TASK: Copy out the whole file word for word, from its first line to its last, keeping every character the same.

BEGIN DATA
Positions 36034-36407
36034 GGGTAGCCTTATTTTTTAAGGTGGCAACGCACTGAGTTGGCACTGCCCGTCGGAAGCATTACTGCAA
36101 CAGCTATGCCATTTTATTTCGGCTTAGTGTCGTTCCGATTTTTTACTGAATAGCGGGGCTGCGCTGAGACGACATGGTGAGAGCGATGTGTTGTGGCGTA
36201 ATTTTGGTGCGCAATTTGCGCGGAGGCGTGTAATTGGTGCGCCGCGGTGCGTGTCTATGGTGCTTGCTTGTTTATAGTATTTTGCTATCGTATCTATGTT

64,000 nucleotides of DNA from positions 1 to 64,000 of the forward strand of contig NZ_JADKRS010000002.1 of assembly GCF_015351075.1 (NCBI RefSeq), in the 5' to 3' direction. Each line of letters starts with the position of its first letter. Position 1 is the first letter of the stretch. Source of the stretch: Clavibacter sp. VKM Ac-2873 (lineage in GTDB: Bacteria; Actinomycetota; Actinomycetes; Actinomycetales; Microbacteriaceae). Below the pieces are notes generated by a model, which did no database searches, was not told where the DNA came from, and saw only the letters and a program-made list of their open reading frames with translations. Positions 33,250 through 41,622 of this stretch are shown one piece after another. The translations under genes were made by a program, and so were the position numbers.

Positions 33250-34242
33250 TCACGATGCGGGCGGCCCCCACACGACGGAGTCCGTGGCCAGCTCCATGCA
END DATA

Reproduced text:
Positions 36034-36407
36034 GGGTAGCCTTATTTTTTAAGGTGGCAACGCACTGAGTTGGCACTGCCCGTCGGAAGCATTACTGCAA
36101 CAGCTATGCCATTTTATTTCGGCTTAGTGTCGTTCCGATTTTTTACTGAATAGCGGGGCTGCGCTGAGACGACATGGTGAGAGCGATGTGTTGTGGCGTA
36201 ATTTTGGTGCGCAATTTGCGCGGAGGCGTGTAATTGGTGCGCCGCGGTGCGTGTCTATGGTGCTTGCTTGTTTATAGTATTTTGCTATCGTATCTATGTT

64,000 nucleotides of DNA from positions 1 to 64,000 of the forward strand of contig NZ_JADKRS010000002.1 of assembly GCF_015351075.1 (NCBI RefSeq), in the 5' to 3' direction. Each line of letters starts with the position of its first letter. Position 1 is the first letter of the stretch. Source of the stretch: Clavibacter sp. VKM Ac-2873 (lineage in GTDB: Bacteria; Actinomycetota; Actinomycetes; Actinomycetales; Microbacteriaceae). Below the pieces are notes generated by a model, which did no database searches, was not told where the DNA came from, and saw only the letters and a program-made list of their open reading frames with translations. Positions 33,250 through 41,622 of this stretch are shown one piece after another. The translations under genes were made by a program, and so were the position numbers.

Positions 33250-34242
33250 TCACGATGCGGGCGGCCCCCACACGACGGAGTCCGTGGCCAGCTCCATGCA